2. It is a critically important safeguard against fraudulent billing (such as billing for fictitious attendances) because it is the only evidence of both the practitioner and patient being in the same place at the same time.

So how on earth did we all get it so wrong for so long?

Because of this content on Medicare’s website.

“Assignment of benefit documents

Assignment of benefit forms no longer need to be stored at the practice if you are using Medicare Online.”

Here’s the link (accessed today)

This happened about 10 years ago, when in one fell swoop, the department undid a critically important tenet of the Medicare scheme, rendering it more vulnerable to abuse, because pretty much the entire country stopped asking patients to sign bulk bill forms once Medicare adopted this position.

I mean, why print a piece of paper and have the patient sign it and then be permitted to bin it!

Putting all this in COVID context

The underlying sections of the law have not changed. Section 20A and 20B remain in force.

Further, these important machinery provisions of the Medicare scheme are unlikely to ever be changed because it would require a parliamentary process, which would be unlikely to succeed because it would be just too damaging to the scheme.

So, the department is currently approaching this issue via informal channels, which is appropriate given the current circumstances.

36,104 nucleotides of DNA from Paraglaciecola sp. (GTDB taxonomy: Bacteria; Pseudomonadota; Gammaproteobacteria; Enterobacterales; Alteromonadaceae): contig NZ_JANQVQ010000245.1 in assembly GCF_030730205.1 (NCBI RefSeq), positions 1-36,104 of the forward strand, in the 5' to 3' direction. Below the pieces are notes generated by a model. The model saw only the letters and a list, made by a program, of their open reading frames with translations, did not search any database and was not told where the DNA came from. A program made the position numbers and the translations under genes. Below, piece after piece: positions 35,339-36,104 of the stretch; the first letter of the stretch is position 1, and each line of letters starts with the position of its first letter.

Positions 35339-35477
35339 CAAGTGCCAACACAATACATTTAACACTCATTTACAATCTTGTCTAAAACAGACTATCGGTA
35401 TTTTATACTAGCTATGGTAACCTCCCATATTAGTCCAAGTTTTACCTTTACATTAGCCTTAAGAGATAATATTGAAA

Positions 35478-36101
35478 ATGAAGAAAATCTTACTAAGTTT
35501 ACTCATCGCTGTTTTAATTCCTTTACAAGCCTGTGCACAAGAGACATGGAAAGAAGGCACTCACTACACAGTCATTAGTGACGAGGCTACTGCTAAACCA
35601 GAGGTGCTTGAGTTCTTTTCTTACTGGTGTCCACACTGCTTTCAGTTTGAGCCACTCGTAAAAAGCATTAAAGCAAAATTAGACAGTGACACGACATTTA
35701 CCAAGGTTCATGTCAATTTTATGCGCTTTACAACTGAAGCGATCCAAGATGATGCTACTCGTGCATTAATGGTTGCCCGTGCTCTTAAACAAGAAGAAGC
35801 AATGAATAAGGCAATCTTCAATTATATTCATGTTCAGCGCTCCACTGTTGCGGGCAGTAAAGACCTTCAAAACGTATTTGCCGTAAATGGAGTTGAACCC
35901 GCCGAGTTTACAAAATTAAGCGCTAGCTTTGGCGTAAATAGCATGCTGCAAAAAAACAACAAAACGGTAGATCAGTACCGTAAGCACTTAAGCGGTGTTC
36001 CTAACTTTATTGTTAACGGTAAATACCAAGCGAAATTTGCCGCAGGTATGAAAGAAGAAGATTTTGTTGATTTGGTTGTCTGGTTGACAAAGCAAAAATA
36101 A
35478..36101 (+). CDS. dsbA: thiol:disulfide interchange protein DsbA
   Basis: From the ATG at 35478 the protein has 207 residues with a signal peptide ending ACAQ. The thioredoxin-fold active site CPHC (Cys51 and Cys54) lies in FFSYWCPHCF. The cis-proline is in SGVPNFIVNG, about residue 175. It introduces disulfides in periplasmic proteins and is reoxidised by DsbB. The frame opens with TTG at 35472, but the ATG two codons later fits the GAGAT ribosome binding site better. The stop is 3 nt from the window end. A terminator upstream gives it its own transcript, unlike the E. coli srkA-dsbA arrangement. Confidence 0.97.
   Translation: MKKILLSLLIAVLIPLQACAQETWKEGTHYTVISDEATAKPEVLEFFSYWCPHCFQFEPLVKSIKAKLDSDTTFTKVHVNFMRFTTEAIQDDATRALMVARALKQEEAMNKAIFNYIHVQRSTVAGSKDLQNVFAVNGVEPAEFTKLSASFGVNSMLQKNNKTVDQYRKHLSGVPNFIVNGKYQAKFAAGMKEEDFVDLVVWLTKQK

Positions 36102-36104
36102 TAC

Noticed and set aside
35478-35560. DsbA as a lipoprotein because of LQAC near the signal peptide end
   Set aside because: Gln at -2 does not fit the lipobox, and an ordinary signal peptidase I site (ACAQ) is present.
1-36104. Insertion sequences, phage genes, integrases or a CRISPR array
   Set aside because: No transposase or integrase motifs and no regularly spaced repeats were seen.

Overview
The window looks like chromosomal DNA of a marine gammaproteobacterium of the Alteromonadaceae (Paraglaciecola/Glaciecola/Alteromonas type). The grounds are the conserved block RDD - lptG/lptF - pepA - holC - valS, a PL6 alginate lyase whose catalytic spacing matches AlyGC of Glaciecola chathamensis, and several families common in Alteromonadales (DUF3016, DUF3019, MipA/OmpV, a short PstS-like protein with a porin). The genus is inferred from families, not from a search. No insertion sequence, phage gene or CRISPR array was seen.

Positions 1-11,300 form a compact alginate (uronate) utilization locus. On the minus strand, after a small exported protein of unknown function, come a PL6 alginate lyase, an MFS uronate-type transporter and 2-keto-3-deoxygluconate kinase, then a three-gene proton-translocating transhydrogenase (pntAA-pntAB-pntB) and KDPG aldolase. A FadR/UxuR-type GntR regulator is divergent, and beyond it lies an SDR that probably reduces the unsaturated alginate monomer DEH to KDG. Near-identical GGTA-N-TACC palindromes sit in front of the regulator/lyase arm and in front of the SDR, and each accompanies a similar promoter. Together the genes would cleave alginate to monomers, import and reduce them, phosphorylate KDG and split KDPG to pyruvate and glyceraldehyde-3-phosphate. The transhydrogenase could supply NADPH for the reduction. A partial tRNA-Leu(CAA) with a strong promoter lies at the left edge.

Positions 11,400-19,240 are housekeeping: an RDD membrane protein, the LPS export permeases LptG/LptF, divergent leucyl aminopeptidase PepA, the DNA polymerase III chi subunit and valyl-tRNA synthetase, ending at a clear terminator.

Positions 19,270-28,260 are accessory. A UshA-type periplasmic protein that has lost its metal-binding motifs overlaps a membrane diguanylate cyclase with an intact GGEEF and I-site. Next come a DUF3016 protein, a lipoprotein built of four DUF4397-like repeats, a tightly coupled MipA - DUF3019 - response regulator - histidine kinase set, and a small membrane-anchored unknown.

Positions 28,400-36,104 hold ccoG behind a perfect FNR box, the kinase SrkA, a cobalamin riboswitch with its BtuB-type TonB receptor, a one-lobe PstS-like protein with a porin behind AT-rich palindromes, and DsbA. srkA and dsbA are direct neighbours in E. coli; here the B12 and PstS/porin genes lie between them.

They are sending emails and asking they be widely disseminated to all stakeholders stating their position on the bulk bill signature issue. We receive these emails, and I’m sure many of you do also. The most recent departmental email we copied and pasted for you in Bulletin 9 at point 6

In summary, the department has relaxed the above requirements for COVID items only and stated they will not conduct audits of this requirement during this period. They have given 3 options for consent which are: in writing, by email or verbally through the video/phone link. They have also said consent can be provided by another person such as another family member or carer and have suggested a note be made in the medical record that the patient consented to assign their benefit to the practitioner.

This is all very sensible and helpful during this difficult period.

Other important ongoing legal provisions relating to bulk billing

  1. Asking patients to sign blank bulk bill forms or forms with missing details is illegal (see section 127 of the Act)
  2. Not giving patients a copy of their signed bulk bill form is an offence, but penalties can be waived if you have a ‘reasonable excuse’ why you didn’t give it to the patient. One might be – the patient didn’t want it.
  3. Using a Medicare Ezyclaim terminal has a special legal provision, so having the patient (not you) press ‘yes’ on the terminal is a legally valid signature
  4. If the patient is unable to sign, you can indicate ‘unable to sign’ and notate why. This has always been available.
  5. The department is bound by the provisions of the Electronic Transactions Act 1999 and so SMS/email signatures are permitted, providing certain criteria are met. We touched on this briefly in bulletin 3, point 5

Take home messages

  • Obtain whatever evidence of COVID items bulk billing consent you can and write it down
  • Don’t agonise over it. Do your best, be transparent always, and keep good records.
  • And remember the department has said you don’t need to retain DB4 vouchers anyway so…

More later this evening

Margaret and the Synapse team

  COVID MBS items explainer and FAQs No. 15, 31 March 2020… Read more

< Back